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Adventurers, Emissaries and Settlers: Ireland and Latin America
27-30 June 2007, National University of Ireland, Galway

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Daniel O’Sullivan (1760-1796): An Irish military physician in late colonial Mexico

Fiona Clark (Queen's University Belfast)

This paper will investigate the impact of the work of an individual Irishman, Daniel O’Sullivan, within the context of events in the history of medicine in late colonial Mexico . As the paper will demonstrate, O’Sullivan stands as prime example of one of the many Irish migrants studying and working within the medical arena of a geographically and culturally diverse eighteenth-century world.

Trained at the universities of Toulouse and Montpellier , with later experience garnered across France , Britain , and Spain , O’Sullivan stands, in many ways, as an example of the new breed of self-assured medical man appearing in the final decades of the eighteenth century. On his arrival with the Spanish Infantry in Mexico he became one of the first scientifically trained foreigners in Mexico to study in the newly established Royal Botanical Gardens, thereby becoming involved in one of the bitterest polemics surrounding the introduction of European scientific systems in colonial America . As will be shown, unlike many foreign physicians who practised covertly in Mexico , O’Sullivan associated with the highest echelons of Spanish colonial society and was a decisive player in events concerning public and military healthcare. In the Spanish Americas the growing professionalisation of the medical world, and the institutionalisation of many interconnected areas of science, brought questions of patriotic identity to the forefront of Creole experience, frequently colouring their response to new European arrivals. In particular, O’Sullivan’s work sheds new light on the internal workings of the hospital system, providing a rich and detailed account of the deception and intrigue at work behind the search for a non-mercurial treatment of syphilis in the early 1790s. This study will examine the significance of O’Sullivan’s role in the midst of political and scientific change, and explore the effect of Creole discontent on the path of his career, including the positions he held in the army, Mexican hospitals, and later attempts to enter the Royal Pontifical University of Mexico.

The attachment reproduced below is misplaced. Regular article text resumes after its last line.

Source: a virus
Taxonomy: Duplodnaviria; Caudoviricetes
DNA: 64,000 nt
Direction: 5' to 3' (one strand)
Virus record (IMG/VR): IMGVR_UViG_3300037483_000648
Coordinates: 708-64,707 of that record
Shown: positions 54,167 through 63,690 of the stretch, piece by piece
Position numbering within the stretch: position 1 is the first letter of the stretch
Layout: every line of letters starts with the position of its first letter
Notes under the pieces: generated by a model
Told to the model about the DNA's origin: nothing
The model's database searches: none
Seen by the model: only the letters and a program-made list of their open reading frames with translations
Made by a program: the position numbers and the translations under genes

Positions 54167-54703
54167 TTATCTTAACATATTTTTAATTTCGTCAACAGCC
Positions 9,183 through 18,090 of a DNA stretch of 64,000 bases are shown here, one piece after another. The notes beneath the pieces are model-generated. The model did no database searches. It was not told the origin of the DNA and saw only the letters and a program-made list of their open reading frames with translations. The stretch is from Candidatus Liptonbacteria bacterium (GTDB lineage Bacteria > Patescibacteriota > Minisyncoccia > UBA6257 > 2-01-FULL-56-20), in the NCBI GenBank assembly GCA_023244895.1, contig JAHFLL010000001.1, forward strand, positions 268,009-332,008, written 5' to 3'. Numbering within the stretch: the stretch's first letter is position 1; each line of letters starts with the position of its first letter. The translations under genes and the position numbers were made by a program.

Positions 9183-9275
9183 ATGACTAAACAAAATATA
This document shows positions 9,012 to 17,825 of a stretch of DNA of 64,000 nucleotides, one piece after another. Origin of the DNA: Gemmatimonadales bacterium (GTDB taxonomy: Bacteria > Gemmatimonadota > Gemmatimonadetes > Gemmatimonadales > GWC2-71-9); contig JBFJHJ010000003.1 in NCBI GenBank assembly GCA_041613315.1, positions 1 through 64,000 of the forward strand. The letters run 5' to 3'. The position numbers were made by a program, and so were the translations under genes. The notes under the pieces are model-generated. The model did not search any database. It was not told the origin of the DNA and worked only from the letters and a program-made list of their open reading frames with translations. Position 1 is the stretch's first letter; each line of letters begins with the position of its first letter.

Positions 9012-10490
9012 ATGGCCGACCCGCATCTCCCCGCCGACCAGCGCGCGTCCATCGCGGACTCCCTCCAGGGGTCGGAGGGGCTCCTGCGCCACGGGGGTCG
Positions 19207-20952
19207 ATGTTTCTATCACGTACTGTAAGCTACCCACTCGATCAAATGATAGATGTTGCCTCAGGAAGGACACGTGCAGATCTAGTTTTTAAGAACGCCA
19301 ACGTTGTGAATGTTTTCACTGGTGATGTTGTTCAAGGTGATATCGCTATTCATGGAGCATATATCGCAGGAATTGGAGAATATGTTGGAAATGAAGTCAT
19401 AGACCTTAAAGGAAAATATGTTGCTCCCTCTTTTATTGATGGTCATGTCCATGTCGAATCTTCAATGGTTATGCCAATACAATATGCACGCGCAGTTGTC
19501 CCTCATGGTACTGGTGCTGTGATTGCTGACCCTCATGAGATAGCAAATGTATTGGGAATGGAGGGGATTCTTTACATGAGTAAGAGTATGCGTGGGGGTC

Online published: 24 April 2007
Edited: 07 May 2009

The Society for Irish Latin American Studies

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